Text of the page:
I know the feeling. As I bummed around from planet to planet, collecting and combining, I too found myself stopping to take in the world around me, to watch it go through the motions of its existence. There’s a hypnotic quality to the game’s vast virtual ecosystem, and it makes for trippy, transfixing viewing. No Man’s Sky is the lava lamp of video games, the most elaborate and expansive screensaver ever designed.

The game doesn’t seem to have a point … and that may be the point

The longer I played, the more I began to wonder, “Is No Man’s Sky even a game?” Most games try to give you a reason for completing their tasks: upgrades to your avatar’s abilities that change the gameplay, the advancement of the game’s narrative. Most games are bound, in some way, by rules or a defined field of play.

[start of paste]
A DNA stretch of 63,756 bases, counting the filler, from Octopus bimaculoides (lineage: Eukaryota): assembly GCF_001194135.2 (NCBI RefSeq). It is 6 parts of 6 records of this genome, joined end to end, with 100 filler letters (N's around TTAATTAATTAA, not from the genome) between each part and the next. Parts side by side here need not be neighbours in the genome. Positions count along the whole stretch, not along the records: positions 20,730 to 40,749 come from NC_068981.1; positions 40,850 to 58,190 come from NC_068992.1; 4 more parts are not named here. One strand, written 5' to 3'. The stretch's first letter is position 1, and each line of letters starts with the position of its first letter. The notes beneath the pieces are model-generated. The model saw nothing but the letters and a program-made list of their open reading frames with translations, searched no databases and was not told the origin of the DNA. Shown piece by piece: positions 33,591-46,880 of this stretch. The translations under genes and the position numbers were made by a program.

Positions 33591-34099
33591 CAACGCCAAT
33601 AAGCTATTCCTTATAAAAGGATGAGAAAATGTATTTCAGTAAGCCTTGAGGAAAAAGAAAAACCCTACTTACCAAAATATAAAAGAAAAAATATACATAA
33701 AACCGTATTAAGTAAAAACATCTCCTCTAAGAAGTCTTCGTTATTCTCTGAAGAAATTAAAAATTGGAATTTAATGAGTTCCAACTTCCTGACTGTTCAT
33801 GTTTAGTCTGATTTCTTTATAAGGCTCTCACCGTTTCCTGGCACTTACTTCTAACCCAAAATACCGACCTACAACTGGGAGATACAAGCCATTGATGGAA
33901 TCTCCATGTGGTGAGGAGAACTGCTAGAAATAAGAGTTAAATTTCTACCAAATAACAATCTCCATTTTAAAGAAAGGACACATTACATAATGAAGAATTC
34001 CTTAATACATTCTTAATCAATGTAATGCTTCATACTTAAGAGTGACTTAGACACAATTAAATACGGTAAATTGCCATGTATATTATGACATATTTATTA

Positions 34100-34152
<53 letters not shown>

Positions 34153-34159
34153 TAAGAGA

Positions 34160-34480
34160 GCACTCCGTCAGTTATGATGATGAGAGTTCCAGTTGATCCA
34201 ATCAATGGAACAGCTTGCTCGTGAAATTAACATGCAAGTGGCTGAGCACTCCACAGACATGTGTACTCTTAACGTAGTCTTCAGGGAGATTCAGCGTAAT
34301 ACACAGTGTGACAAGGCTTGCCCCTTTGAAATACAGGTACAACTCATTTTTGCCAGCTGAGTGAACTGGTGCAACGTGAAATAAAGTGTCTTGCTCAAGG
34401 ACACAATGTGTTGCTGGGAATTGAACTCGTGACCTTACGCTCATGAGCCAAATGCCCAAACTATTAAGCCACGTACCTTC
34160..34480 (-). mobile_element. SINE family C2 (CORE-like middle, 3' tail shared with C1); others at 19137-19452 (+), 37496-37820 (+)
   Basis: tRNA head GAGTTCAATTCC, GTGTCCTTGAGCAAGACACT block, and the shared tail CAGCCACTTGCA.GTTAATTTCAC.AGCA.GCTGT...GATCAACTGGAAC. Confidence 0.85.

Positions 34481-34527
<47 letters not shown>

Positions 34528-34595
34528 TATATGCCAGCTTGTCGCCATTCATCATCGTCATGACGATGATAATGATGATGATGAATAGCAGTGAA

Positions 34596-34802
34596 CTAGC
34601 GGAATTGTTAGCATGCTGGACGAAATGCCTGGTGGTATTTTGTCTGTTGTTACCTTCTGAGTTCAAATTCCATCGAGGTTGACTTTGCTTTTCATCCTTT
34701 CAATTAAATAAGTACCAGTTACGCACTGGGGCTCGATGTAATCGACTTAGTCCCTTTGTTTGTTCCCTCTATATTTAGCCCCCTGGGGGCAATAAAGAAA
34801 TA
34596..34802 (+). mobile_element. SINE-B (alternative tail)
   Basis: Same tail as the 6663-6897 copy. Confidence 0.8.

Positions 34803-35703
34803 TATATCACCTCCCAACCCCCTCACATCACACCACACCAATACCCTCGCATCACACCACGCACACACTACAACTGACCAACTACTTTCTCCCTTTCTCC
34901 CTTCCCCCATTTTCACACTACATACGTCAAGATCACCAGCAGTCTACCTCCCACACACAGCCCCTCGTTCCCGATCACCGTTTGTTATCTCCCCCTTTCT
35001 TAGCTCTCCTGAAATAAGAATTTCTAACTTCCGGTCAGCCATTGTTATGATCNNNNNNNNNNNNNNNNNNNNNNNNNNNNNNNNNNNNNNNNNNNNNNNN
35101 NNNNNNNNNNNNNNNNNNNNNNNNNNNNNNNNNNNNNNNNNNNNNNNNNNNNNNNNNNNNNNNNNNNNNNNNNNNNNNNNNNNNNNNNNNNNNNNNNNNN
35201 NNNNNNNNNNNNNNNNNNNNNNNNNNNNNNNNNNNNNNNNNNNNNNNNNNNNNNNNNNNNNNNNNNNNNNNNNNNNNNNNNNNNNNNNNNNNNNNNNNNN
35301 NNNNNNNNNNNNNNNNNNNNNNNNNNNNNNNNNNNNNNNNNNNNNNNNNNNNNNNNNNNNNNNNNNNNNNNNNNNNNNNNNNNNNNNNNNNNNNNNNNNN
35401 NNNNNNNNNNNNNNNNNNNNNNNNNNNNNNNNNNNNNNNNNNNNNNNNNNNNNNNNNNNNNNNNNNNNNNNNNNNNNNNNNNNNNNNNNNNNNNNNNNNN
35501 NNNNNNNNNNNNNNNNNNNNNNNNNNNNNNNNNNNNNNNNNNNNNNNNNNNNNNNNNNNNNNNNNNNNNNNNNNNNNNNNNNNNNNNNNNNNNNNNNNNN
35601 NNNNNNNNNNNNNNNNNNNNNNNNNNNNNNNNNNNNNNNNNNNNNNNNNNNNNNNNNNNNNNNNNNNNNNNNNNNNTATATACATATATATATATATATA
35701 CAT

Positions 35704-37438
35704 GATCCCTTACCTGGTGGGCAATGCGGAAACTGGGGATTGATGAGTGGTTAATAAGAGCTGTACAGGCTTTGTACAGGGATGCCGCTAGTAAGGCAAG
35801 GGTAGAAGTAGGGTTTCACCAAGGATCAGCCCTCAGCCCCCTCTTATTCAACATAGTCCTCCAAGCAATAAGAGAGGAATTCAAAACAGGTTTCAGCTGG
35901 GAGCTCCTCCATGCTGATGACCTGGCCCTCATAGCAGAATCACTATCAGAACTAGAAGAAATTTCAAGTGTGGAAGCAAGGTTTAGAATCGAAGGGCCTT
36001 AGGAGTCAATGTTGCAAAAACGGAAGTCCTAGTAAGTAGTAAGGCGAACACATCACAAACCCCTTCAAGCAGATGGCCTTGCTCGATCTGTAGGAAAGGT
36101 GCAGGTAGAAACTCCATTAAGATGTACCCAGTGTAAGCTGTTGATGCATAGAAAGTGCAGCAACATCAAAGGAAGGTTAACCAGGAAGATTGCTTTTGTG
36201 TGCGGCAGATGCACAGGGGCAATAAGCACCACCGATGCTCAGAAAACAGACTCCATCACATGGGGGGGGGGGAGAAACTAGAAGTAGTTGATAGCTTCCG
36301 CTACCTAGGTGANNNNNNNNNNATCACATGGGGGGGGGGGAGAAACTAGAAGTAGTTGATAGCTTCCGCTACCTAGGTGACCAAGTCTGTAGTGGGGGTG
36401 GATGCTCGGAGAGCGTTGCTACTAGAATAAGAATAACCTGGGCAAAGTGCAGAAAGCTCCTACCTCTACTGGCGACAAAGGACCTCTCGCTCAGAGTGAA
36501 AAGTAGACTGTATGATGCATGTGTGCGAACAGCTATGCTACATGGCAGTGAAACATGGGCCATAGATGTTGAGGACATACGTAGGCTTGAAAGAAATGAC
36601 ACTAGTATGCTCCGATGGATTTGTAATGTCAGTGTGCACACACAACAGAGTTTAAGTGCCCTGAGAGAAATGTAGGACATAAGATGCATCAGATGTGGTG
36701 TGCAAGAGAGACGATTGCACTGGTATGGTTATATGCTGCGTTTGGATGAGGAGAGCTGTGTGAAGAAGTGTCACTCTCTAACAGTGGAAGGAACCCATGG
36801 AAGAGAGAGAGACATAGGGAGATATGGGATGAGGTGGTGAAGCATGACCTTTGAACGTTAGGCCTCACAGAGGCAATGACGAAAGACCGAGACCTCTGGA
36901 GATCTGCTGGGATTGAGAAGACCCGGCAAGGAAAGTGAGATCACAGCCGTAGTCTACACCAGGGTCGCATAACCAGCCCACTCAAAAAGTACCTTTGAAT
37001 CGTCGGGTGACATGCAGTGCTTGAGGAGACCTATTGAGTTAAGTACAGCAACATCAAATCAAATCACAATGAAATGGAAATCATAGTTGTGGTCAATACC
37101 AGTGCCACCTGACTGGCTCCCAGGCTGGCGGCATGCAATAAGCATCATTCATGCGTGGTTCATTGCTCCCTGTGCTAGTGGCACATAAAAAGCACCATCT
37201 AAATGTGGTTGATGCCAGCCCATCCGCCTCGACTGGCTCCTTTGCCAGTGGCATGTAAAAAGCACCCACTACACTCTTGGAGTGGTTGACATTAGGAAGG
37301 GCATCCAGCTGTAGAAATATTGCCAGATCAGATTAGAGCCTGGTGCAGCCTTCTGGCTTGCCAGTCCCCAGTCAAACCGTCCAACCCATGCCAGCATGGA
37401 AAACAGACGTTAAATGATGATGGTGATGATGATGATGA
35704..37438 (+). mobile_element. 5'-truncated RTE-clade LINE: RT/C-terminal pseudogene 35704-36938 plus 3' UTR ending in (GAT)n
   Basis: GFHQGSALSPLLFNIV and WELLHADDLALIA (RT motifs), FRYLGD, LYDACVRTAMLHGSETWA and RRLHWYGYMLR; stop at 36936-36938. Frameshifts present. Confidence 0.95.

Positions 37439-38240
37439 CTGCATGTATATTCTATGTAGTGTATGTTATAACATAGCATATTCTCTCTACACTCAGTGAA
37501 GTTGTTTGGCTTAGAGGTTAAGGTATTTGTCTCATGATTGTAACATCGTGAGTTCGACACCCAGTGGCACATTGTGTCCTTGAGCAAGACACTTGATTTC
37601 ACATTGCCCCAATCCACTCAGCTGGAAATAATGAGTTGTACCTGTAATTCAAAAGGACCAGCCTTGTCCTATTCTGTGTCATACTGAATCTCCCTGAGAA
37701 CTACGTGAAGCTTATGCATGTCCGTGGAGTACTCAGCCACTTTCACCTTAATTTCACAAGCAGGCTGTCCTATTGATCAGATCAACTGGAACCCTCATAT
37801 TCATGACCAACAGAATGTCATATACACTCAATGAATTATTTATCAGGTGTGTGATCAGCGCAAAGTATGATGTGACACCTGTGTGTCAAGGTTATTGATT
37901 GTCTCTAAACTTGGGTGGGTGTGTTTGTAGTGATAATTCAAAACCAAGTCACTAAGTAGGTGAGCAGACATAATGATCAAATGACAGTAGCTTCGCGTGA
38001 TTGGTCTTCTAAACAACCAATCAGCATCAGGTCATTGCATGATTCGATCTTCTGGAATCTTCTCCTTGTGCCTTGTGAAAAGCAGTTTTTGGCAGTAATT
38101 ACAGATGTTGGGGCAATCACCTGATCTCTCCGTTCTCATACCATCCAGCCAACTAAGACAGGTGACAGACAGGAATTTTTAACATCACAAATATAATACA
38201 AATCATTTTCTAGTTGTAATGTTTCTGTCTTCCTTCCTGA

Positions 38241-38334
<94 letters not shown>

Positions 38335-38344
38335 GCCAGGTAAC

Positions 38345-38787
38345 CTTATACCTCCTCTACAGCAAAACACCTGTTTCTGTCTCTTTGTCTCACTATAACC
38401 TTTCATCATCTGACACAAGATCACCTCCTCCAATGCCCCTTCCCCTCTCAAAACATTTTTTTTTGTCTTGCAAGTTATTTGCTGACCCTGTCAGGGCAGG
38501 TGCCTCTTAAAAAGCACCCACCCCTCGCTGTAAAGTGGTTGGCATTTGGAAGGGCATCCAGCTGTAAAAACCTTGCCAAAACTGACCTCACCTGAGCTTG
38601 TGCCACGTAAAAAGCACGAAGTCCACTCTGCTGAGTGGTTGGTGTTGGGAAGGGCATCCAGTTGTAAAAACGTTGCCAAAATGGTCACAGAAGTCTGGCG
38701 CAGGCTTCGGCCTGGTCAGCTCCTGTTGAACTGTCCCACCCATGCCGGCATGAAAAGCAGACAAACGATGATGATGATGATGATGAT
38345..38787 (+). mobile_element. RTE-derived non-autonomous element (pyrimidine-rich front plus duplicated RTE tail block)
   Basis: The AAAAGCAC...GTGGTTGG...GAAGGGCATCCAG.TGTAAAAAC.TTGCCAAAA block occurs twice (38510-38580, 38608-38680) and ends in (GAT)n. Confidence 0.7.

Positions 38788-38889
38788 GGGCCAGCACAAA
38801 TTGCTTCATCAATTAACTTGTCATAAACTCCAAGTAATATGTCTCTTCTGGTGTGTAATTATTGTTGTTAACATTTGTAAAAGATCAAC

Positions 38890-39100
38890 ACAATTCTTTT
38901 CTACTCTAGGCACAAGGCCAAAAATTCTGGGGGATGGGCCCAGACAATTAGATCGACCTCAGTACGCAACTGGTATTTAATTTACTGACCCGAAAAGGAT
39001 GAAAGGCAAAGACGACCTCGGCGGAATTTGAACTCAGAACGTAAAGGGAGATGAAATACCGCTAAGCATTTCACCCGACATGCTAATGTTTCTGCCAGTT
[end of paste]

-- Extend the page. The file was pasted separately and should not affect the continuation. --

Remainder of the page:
But No Man’s Sky is practically endless; its enormous size and scale makes it effectively infinite. There are upgrades available, but for the most part they are inconsequential, slightly improved versions of what you already have. And while the game does contain a loose narrative that you can pick up if you follow the right path, even that just leads you back to the beginning, to the endless loop of crafting and exploring.

Even after hours of gathering and exploring, I could never quite figure out why I was playing. That almost certainly explains why the response from fans and critics has been so tepid.

No Man’s Sky is an incredibly ambitious game that was as hyped as much as any big-budget franchise blockbuster, with extensive features and previews on prominent gaming sites. It inspired a lot of hope in fans — but the reality didn’t live up to what they imagined. (To be fair, a number of gameplay features that were promised early on seem to have been cut before release.)